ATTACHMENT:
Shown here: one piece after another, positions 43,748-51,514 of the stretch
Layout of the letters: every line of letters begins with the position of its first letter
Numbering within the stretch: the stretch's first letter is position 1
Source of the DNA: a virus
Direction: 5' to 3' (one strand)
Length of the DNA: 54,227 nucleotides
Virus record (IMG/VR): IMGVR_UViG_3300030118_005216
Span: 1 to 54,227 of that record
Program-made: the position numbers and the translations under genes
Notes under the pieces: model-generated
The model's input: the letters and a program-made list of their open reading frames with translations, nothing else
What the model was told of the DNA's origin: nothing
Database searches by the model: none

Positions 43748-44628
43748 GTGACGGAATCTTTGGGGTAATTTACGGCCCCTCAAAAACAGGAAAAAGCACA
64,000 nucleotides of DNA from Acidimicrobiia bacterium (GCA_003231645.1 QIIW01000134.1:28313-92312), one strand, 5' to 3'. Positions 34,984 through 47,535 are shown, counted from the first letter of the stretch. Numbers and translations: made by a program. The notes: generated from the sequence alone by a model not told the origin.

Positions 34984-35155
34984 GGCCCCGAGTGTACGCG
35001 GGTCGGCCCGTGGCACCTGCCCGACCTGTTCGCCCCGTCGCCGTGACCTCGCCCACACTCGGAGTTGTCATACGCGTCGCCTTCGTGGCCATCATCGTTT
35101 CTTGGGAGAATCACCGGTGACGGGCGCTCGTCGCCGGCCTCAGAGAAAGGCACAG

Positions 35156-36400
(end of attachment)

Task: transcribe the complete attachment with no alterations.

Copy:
Shown here: one piece after another, positions 43,748-51,514 of the stretch
Layout of the letters: every line of letters begins with the position of its first letter
Numbering within the stretch: the stretch's first letter is position 1
Source of the DNA: a virus
Direction: 5' to 3' (one strand)
Length of the DNA: 54,227 nucleotides
Virus record (IMG/VR): IMGVR_UViG_3300030118_005216
Span: 1 to 54,227 of that record
Program-made: the position numbers and the translations under genes
Notes under the pieces: model-generated
The model's input: the letters and a program-made list of their open reading frames with translations, nothing else
What the model was told of the DNA's origin: nothing
Database searches by the model: none

Positions 43748-44628
43748 GTGACGGAATCTTTGGGGTAATTTACGGCCCCTCAAAAACAGGAAAAAGCACA
64,000 nucleotides of DNA from Acidimicrobiia bacterium (GCA_003231645.1 QIIW01000134.1:28313-92312), one strand, 5' to 3'. Positions 34,984 through 47,535 are shown, counted from the first letter of the stretch. Numbers and translations: made by a program. The notes: generated from the sequence alone by a model not told the origin.

Positions 34984-35155
34984 GGCCCCGAGTGTACGCG
35001 GGTCGGCCCGTGGCACCTGCCCGACCTGTTCGCCCCGTCGCCGTGACCTCGCCCACACTCGGAGTTGTCATACGCGTCGCCTTCGTGGCCATCATCGTTT
35101 CTTGGGAGAATCACCGGTGACGGGCGCTCGTCGCCGGCCTCAGAGAAAGGCACAG

Positions 35156-36400